Adoption and Conventional Wisdom

“The next time someone challenges your personal beliefs about post traumatic stress disorder resulting from maternal deprivation, ask yourself if their way of thinking is restricted by conventional wisdom. The health hazards of using pesticides when growing fruits and vegetables and smoking tobacco were not considered particularly harmful to one’s health in the 1950s, even among doctors. After all, the world turned out to be a sphere, not flat.” Judith Land

Judith Land | Adoption Detective | Conventional Wisdom

“Wisdom is a virtue. It is the soundness of an action and decision with regard to the application of experience, knowledge, and good judgment. Acquiring and practicing wisdom gives way to happiness and longevity of life. A wise person is a person who can foresee the future.” Judith Land


Conventional wisdom refers to all the commonplace ideas and expert opinions that are accepted as true by the majority of people, common ideas that most people agree on and use to make everyday decisions about their lives, to use as a gauge of normative behavior, beliefs, and professional conduct. Conventional is an adjective for things that are normal and ordinary that follow accepted ways that are typical and commonplace, accepted standards of social behavior, and cultural norms.

Conventional thinking is a term that emphasizes predictability, related to usual ways of thinking and doing things in your family, business, community, and culture, based on ideas which are esteemed for their acceptability. It is the body of ideas and explanations accepted as true by the public and experts in a field of knowledge and experience that almost no one disputes.

Conventional thinking leads to conforming cultural norms in behavior and thinking, but conventional wisdom isn’t always true. It may be a hindrance to the acceptance of new information, new theories, and explanations; an obstacle that must be overcome by legitimate revisionism. Since conventional wisdom is convenient, appealing, and deeply assumed by the public, consistently repeated statements may also become conventional wisdom, whether they are true or not. 

The topic of adoption is rife with specific ideas and notions about what is best for single mothers and adopted children. The inertia of repeated ideas about traditional customs, beliefs, and usages handed down from past generations that adhere to accepted customs and cultures, can last for many years, even after many experts have shifted to a new reality. Over time, there has been a gradual shift in thinking in American society regarding open verses closed adoptions, the value of family reunions, and the severe lasting psychological effects of the primal wound, maternal separation, and deprivation.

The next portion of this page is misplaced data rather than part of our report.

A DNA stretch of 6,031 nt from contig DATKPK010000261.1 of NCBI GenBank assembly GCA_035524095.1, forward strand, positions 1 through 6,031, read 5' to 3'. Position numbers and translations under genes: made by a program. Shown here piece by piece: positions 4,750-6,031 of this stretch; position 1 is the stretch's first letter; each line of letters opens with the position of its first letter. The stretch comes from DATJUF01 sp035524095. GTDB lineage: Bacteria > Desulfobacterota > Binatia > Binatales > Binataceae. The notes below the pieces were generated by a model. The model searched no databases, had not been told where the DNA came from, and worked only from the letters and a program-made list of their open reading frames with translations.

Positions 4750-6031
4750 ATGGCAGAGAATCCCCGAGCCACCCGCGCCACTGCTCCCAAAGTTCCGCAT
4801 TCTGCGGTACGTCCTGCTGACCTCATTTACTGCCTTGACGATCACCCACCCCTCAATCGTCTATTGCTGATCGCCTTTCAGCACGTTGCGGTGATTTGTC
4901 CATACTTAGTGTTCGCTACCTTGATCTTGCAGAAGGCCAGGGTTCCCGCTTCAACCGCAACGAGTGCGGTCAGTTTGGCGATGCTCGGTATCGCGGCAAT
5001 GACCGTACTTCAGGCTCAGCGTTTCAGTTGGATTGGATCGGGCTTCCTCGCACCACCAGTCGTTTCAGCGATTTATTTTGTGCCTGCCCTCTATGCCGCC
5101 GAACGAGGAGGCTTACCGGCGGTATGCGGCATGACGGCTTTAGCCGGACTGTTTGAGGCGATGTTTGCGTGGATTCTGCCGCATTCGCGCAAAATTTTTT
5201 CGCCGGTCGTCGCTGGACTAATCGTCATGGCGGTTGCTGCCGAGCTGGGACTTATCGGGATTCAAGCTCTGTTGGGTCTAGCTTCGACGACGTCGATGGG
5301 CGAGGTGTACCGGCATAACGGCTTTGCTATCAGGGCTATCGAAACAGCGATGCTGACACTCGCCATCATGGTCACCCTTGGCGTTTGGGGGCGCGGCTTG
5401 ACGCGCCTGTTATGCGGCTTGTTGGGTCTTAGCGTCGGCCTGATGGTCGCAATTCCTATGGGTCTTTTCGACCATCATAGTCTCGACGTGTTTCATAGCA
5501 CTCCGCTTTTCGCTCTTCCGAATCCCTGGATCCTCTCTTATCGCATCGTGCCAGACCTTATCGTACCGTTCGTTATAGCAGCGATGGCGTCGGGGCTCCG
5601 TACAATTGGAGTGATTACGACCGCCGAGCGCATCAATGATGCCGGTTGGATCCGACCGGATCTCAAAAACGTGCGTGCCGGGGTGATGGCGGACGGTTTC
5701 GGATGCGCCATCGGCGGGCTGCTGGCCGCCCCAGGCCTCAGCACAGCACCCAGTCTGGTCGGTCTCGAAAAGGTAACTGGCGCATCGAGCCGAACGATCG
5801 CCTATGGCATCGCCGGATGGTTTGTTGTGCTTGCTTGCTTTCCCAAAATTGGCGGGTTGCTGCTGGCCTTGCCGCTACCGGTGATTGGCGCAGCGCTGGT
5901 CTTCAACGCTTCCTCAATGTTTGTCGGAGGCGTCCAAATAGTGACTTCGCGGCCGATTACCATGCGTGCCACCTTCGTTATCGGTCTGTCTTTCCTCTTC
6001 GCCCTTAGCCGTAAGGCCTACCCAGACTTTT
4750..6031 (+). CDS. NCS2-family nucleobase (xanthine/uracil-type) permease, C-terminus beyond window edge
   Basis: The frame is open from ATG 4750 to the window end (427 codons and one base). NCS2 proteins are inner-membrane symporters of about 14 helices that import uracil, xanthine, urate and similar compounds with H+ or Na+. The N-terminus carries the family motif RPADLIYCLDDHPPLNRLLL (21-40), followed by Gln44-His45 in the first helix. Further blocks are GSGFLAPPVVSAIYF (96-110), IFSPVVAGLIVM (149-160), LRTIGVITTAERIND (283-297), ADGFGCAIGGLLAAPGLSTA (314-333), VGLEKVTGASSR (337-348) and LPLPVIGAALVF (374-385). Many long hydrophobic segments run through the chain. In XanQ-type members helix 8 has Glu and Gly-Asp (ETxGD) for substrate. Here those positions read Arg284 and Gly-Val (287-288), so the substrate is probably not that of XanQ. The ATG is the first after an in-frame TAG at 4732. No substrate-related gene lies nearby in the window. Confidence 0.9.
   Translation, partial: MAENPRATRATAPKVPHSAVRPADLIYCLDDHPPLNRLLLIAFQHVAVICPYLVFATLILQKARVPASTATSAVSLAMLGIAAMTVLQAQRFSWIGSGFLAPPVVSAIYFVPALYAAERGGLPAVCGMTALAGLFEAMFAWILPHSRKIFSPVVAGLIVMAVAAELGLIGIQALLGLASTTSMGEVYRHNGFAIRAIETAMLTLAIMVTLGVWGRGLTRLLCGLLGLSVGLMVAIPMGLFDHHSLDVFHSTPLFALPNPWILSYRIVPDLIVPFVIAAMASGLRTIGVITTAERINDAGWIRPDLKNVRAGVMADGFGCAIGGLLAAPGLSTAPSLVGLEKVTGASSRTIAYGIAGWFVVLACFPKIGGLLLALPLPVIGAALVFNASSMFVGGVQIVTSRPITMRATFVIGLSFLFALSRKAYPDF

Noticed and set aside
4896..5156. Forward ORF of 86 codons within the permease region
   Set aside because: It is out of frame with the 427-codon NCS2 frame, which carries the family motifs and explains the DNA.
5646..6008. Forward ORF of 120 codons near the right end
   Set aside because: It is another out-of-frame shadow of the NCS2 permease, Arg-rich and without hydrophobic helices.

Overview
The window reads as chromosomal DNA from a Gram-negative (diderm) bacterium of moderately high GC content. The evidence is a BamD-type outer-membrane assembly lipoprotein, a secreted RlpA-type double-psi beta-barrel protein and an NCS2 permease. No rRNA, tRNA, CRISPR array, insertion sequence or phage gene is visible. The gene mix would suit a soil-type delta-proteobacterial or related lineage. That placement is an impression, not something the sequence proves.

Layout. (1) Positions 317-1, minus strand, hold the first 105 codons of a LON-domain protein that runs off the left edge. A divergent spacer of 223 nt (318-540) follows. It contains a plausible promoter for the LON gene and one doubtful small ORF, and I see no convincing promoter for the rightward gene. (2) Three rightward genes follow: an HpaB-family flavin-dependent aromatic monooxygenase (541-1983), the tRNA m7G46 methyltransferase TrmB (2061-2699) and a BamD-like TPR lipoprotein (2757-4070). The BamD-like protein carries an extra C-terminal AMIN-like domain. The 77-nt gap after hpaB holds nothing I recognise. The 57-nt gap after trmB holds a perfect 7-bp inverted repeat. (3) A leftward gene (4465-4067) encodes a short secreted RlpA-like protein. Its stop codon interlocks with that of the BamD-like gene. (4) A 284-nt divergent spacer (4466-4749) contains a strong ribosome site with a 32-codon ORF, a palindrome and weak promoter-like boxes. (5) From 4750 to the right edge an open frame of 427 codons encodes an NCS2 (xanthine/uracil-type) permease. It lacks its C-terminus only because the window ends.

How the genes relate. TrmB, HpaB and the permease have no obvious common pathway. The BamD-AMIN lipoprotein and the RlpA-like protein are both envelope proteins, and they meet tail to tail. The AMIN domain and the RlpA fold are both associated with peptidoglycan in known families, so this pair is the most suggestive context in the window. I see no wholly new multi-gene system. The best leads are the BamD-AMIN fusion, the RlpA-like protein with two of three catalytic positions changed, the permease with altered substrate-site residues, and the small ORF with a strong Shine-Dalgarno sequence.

Unconventional thinkers are individuals that visualize possibilities that haven’t taken form yet. They think independently to visualize the bigger picture and comprehend the details. If the care of children and motherhood are important to you, educate yourself. Learn to seek the truth by challenging conventional wisdom.

Judith Land



About Judith Land

Judith Land lives in Colorado and Arizona with husband and coauthor Martin Land. Judith is a former nurse, retail shop owner, college instructor and avid outdoor person. Her book "Adoption Detective: Memoir of an Adopted Child" is a true story detailing the journey of Judith Romano, foster child and adoptee, as she discovers fragments of her background, and then sets out to solve the mystery as an adult. She has reached readers in 192 countries. "Mothers and fathers everywhere in the world need to understand that children are forever and always." --Judith Land
This entry was posted in adopted, adoptee, Adoption, adoption-blogs, Children, Parenting and tagged , , , , , . Bookmark the permalink.

3 Responses to Adoption and Conventional Wisdom

  1. Lara/Trace says:

    The adoption industry created a narrative. It still sucks the life out of adoptees.

    • Judith Land says:

      Adoption providers benefit from the false narratives that adoption is always an unqualified good, that it benefits children to be transferred to a family with more resources and preparation, and that there are so many babies in need of good homes. Uninformed prospective adoptive parents buy into it because it is an answer to their vulnerabilities and provides hope. Ultimately, accountability for ethical practices must reside with adoption providers and the state laws that regulate them.

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